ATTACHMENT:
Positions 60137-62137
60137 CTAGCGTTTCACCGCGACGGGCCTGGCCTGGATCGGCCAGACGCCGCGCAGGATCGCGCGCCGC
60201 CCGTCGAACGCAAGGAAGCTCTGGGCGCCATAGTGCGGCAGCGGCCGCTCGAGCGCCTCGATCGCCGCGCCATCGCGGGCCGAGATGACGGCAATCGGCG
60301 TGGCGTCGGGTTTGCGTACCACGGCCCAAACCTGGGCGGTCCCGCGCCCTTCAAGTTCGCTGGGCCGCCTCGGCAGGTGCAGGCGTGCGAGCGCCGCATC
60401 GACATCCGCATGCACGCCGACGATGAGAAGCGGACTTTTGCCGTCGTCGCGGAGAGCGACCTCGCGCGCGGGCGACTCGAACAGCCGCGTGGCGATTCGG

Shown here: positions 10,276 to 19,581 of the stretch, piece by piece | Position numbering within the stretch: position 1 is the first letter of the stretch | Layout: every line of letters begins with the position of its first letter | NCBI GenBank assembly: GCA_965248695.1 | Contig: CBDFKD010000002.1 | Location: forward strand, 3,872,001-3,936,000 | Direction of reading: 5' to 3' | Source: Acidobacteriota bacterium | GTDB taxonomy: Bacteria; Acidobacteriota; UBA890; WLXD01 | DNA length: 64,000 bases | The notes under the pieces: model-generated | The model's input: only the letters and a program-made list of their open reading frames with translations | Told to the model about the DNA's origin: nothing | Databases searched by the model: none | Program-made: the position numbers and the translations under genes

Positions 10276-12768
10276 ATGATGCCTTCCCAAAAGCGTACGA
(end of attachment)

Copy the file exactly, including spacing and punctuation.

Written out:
Positions 60137-62137
60137 CTAGCGTTTCACCGCGACGGGCCTGGCCTGGATCGGCCAGACGCCGCGCAGGATCGCGCGCCGC
60201 CCGTCGAACGCAAGGAAGCTCTGGGCGCCATAGTGCGGCAGCGGCCGCTCGAGCGCCTCGATCGCCGCGCCATCGCGGGCCGAGATGACGGCAATCGGCG
60301 TGGCGTCGGGTTTGCGTACCACGGCCCAAACCTGGGCGGTCCCGCGCCCTTCAAGTTCGCTGGGCCGCCTCGGCAGGTGCAGGCGTGCGAGCGCCGCATC
60401 GACATCCGCATGCACGCCGACGATGAGAAGCGGACTTTTGCCGTCGTCGCGGAGAGCGACCTCGCGCGCGGGCGACTCGAACAGCCGCGTGGCGATTCGG

Shown here: positions 10,276 to 19,581 of the stretch, piece by piece | Position numbering within the stretch: position 1 is the first letter of the stretch | Layout: every line of letters begins with the position of its first letter | NCBI GenBank assembly: GCA_965248695.1 | Contig: CBDFKD010000002.1 | Location: forward strand, 3,872,001-3,936,000 | Direction of reading: 5' to 3' | Source: Acidobacteriota bacterium | GTDB taxonomy: Bacteria; Acidobacteriota; UBA890; WLXD01 | DNA length: 64,000 bases | The notes under the pieces: model-generated | The model's input: only the letters and a program-made list of their open reading frames with translations | Told to the model about the DNA's origin: nothing | Databases searched by the model: none | Program-made: the position numbers and the translations under genes

Positions 10276-12768
10276 ATGATGCCTTCCCAAAAGCGTACGA